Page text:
When building your own PC, the case may seem like a simple afterthought to keep your components neatly in one place. However, having a good case for your setup is arguably just as important as having the best components.
PC cases protect all of your important components and keep them well ventilated, so you don’t want to cut too many corners on this front.
There are a number of different factors that go into choosing an ideal computer case, and HotRate has put together this guide to help you explore each of these with confidence.
One of the main considerations when looking for computer cases is their size and form factor. The main thing to keep in mind here is the fact that your case obviously needs to be large enough to house your motherboard.
All commercial motherboards come in one of four standard sizes; Extended ATX, Standard ATX, Micro-ATX, and Mini-ITX. Naturally, the larger your motherboard is, the larger your case needs to be to house it.
On the other hand, if you have a smaller motherboard, you have more freedom to choose between purchasing a smaller case to reduce its overall footprint or opt for a larger case to house more components.
On that note, regardless of the size of your motherboard, you also need to ensure that your case provides enough space to house your remaining components, making sure there is sufficient clearance for your graphics card and cooling system in particular.
While a bulky case may be a nuisance to some with limited space, it may be a sacrifice you need to make depending on the components you intend to use.
Next, you should consider the build quality of your PC case. Since the primary function of a case is to protect all of your precious components, it’s vital to ensure that it can do the job properly.
Cheaper cases tend to be made from lower-quality materials than higher-end models, such as plastic or thin layers of steel, which ultimately makes them less sturdy and durable. Materials like this will build up scratches and dings far more easily, and will typically wear down far more quickly than more premium cases.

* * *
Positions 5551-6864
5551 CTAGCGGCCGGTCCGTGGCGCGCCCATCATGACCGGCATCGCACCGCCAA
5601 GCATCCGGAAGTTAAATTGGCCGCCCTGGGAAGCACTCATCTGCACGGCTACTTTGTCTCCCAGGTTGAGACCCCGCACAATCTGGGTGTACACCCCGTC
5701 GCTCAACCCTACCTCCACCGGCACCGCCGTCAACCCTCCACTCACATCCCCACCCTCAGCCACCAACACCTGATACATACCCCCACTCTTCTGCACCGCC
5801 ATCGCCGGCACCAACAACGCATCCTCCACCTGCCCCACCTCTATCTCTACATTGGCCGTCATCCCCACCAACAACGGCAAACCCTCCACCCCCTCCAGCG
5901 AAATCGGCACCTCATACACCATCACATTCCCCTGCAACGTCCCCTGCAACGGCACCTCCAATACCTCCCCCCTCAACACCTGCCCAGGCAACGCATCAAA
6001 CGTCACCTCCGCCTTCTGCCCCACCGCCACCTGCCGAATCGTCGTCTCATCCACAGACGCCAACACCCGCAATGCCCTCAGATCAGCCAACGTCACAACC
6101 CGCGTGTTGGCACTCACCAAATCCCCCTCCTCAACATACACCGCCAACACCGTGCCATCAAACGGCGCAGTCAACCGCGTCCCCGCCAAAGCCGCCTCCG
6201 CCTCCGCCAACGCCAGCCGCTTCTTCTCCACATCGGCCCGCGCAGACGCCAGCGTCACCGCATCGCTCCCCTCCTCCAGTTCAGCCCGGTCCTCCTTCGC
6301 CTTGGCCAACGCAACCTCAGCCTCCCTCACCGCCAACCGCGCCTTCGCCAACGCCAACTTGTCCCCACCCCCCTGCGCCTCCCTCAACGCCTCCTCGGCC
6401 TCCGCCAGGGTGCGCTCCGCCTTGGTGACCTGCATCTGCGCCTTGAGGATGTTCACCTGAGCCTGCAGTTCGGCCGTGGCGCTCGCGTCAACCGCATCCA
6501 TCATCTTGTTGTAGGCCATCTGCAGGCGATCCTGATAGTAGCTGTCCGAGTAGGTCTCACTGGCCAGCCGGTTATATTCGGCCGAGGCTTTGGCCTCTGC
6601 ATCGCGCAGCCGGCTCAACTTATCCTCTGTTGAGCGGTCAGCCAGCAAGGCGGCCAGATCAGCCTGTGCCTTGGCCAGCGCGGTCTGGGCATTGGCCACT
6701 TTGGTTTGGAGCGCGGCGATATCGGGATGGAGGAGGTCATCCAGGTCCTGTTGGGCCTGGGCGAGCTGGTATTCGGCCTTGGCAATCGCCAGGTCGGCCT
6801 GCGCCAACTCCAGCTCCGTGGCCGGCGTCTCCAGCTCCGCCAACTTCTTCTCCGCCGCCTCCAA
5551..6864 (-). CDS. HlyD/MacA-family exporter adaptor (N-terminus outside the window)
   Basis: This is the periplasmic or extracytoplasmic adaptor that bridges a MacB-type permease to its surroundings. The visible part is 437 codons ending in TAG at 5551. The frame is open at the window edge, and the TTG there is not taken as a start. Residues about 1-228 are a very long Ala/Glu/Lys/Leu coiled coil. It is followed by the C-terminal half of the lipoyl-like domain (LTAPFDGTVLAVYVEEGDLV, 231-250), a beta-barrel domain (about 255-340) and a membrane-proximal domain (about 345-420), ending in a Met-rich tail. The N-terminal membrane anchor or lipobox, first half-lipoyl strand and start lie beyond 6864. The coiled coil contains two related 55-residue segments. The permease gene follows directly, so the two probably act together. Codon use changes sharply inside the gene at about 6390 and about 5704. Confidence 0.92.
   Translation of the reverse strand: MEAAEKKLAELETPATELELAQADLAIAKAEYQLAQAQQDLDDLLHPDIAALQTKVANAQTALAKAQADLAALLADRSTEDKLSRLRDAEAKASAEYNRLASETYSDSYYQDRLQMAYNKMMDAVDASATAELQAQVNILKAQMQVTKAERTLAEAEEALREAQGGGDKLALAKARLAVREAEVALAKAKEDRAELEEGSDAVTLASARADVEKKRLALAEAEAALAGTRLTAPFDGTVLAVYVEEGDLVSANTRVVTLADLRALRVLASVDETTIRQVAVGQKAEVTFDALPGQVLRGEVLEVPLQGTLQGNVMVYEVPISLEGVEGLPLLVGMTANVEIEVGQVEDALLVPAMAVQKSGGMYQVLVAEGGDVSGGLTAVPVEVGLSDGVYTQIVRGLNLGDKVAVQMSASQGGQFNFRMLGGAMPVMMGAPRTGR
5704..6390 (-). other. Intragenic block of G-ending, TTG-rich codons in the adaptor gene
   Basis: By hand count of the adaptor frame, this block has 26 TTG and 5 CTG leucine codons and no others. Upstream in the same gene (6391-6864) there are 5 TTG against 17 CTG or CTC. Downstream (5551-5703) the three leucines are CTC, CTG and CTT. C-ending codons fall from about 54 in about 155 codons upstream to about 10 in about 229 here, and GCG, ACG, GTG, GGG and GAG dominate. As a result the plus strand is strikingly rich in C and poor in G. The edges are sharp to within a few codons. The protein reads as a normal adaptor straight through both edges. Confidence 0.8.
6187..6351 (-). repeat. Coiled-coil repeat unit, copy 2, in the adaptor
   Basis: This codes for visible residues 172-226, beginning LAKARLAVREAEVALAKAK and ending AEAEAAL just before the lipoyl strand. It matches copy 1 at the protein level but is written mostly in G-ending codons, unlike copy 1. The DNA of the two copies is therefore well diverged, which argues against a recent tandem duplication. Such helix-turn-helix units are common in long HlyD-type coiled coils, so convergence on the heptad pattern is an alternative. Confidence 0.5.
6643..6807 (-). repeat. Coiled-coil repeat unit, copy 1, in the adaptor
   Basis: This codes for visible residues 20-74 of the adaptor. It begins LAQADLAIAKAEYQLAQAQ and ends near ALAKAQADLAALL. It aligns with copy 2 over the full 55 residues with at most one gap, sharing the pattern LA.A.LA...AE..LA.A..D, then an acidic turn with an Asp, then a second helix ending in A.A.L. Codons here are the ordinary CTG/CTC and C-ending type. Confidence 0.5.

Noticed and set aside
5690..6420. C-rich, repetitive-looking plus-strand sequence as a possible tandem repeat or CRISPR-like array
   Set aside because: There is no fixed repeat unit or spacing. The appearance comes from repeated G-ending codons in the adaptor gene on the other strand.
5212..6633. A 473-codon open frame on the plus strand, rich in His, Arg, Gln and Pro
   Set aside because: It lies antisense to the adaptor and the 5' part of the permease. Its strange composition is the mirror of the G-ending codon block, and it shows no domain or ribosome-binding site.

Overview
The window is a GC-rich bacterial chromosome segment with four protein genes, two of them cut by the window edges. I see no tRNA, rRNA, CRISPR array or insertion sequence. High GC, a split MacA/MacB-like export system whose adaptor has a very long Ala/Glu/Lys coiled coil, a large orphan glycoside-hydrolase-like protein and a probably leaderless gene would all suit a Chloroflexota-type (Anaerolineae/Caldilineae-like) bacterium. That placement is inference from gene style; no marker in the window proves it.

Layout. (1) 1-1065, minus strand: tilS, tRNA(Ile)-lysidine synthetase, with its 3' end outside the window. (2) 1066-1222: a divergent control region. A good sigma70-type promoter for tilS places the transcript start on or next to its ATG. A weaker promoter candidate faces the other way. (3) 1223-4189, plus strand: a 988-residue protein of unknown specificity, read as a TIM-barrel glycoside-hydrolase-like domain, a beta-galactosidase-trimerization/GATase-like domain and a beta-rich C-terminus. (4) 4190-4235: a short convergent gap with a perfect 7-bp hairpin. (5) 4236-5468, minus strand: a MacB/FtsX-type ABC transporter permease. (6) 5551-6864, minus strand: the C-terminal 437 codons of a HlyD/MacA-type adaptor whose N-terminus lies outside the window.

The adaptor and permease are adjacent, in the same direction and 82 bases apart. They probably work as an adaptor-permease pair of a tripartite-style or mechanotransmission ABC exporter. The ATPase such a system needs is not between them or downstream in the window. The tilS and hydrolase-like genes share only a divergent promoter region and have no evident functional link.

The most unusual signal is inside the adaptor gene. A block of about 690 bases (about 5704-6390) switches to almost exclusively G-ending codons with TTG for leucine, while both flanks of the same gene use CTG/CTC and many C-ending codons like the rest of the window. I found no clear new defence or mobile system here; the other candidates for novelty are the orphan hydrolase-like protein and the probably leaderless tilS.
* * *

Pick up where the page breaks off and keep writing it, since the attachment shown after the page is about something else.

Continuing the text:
Your best bet is a case made with thick layers of aluminum, or if your budget is more limited, then a solid layer of steel will also do the trick. Other materials are of course an option, but you should consider how each type of material might affect the overall build quality of the case.
Cooling and Airflow
It may surprise more novice builders to learn that a case also plays a significant role in your PC’s cooling process. A good computer case will provide greater airflow via grilled panels or grilled openings on each panel, helping to maintain an appropriate temperature for your components. Cases with solid panels may look slick, but that isn’t worth much if there isn’t sufficient room for appropriate airflow.
Aside from this, your case should also be able to accommodate multiple fans in various locations and arrangements. The size of your case will also impact the type of cooling system you can incorporate in your setup, as certain cooling components demand a much larger footprint than others.
What’s more, the materials from which your case is made will also have some impact on its cooling potential. Aluminum is the best for durability and heat dissipation but can be expensive. Steel insulates heat more than aluminum but is still a viable option on a budget.
Acrylic plastic cases tend to be attractive, but they retain heat incredibly well, making them less than ideal unless you have a top-notch cooling system.
While the aesthetics of a case typically aren’t vital to its function, this is nevertheless often a significant consideration for many PC builders. After all, for all the cost and effort of building a PC, and given how prominent it will be in your setup, you want to be sure the final product is also satisfying to look at.
Since the aesthetics tend to be simply a matter of cosmetics, they should not have much bearing on the overall price or quality of a PC case. However, always be sure to maintain a critical mindset, particularly if you see cases with flashy aesthetics but a low price tag, as corners are likely to have been cut somewhere to achieve this more desirable appearance.
At its core, the function of a computer case is to house and protect your PC’s components. While you will of course need to aim for the most suitable form factor, ventilation, build quality, and aesthetics for your setup, that doesn’t mean you need to spend a fortune to get there.
There are plenty of options out there for all budgets and all types of PC builders, so you’re sure to find an ideal option for you. As with any product, it’s always a good idea to do some research and cross-reference with user reviews to get the best picture possible of what you’re looking for before taking the leap to purchase a particular model.